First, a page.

Clinical reports show that polymorphisms in a receptor called CD32 influence the response to antibody therapy in cancer. In a paper appearing online on September 15 in advance of print publication of the October 1 issue of the Journal of Clinical Investigation, Adam Boruchov and colleagues from Memorial Sloan Kettering Cancer Center dissect the contributions of CD32 isoforms in human dendritic cell (DC) activation and function.
The authors show that the ligation of CD32a induces DC maturation, exemplified by upregulation of maturation markers, release of specific cytokines and heightened T cell stimulatory capacity. In contrast, ligation of CD32b inhibits DC activation. These data uncover the differential contributions of CD32 isoforms and the potential role they may play in the induction of tolerance versus autoimmunity.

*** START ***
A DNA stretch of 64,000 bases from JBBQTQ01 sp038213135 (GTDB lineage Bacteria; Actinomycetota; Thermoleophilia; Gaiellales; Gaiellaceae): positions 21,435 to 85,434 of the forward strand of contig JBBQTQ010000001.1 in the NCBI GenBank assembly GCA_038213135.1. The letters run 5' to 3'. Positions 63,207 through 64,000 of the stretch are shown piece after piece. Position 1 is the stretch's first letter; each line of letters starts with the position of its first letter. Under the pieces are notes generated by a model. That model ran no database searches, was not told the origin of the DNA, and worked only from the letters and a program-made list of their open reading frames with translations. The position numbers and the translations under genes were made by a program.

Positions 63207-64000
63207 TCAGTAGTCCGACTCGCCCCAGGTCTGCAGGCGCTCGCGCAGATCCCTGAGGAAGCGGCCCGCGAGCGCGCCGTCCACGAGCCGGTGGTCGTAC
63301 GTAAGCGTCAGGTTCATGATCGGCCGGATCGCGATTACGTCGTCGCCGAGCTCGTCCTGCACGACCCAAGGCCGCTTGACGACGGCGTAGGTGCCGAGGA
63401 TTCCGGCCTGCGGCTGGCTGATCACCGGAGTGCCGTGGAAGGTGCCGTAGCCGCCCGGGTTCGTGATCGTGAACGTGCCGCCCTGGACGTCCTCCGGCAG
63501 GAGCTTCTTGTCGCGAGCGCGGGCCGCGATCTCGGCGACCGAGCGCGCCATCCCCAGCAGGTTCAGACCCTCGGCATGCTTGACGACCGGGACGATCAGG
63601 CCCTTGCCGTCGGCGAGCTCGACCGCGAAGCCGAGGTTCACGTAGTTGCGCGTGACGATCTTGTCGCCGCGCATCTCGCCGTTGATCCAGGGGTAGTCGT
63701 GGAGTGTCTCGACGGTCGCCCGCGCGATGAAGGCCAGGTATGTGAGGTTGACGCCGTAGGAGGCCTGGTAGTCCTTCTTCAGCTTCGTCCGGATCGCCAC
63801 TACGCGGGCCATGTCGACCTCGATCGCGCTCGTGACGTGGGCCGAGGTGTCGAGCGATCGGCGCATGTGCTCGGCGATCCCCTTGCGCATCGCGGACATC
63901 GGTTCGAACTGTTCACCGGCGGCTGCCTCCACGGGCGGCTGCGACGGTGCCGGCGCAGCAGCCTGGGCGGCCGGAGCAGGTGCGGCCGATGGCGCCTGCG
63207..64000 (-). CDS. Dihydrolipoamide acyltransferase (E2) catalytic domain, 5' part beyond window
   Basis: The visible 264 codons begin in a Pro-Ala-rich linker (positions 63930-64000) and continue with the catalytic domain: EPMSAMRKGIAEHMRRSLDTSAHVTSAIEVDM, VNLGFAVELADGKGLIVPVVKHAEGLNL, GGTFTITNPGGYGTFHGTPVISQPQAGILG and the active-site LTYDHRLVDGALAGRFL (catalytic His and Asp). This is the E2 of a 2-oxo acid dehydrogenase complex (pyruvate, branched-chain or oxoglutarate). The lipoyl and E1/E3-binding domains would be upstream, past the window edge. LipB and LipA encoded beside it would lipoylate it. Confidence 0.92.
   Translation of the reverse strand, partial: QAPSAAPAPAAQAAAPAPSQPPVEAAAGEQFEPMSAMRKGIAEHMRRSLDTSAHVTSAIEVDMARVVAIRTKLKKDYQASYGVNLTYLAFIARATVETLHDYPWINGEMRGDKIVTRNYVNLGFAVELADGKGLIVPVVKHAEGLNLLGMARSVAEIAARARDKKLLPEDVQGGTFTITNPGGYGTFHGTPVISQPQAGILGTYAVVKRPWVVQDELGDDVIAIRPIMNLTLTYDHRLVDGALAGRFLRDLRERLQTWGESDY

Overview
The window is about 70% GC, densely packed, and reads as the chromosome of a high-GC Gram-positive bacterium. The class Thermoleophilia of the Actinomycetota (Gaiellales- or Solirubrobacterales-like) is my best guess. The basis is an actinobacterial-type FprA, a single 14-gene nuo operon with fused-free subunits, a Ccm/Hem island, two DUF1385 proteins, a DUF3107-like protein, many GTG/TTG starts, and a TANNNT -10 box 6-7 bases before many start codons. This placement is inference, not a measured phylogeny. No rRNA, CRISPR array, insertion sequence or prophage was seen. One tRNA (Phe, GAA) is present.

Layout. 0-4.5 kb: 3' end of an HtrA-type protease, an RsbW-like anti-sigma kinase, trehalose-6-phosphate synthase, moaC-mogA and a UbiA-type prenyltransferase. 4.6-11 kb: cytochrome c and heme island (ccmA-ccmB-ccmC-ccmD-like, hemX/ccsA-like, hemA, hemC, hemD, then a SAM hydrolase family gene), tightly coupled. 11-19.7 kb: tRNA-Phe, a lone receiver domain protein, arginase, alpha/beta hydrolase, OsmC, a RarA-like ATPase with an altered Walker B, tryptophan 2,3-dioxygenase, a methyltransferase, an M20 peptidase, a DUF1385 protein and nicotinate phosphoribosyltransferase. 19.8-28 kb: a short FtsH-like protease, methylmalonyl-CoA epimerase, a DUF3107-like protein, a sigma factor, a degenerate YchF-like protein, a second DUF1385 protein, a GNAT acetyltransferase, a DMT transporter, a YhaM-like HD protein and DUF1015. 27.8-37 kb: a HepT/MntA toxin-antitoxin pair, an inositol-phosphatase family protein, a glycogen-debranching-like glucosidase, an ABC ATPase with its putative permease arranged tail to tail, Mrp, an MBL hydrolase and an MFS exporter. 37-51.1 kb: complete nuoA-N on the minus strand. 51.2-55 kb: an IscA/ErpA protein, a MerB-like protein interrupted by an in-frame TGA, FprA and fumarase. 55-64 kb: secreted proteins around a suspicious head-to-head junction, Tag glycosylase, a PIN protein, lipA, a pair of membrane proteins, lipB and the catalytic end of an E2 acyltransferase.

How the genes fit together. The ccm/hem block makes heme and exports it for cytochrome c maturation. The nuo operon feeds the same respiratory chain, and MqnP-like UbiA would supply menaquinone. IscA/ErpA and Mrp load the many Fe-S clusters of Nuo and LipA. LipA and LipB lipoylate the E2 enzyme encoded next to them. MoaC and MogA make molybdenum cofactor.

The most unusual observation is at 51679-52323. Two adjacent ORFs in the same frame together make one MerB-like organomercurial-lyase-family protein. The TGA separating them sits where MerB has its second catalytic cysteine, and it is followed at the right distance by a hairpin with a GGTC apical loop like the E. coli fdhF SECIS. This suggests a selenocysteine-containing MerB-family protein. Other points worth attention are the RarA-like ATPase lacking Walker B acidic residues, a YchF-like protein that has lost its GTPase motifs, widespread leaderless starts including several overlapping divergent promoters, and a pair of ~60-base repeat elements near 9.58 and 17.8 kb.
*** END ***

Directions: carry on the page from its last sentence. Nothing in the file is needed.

Further, the researchers show that intravenous immune globulin selectively shifts Fc-gamma receptor expression to a CD32b-dominated profile, which provides a mechanism to explain globulin's anti-inflammatory properties in humans. The findings also help account for results reported by some investigators when using mouse IgG with human dendritic cells. These findings have implications for optimizing the efficacy of therapeutic antibodies and suggest novel strategies for targeting antigens to the activating or inhibitory CD32 expressed on human Dcs to generate either antigen-specific immunity or tolerance.
Source: Eurekalert & othersLast reviewed: By John M. Grohol, Psy.D. on 21 Feb 2009
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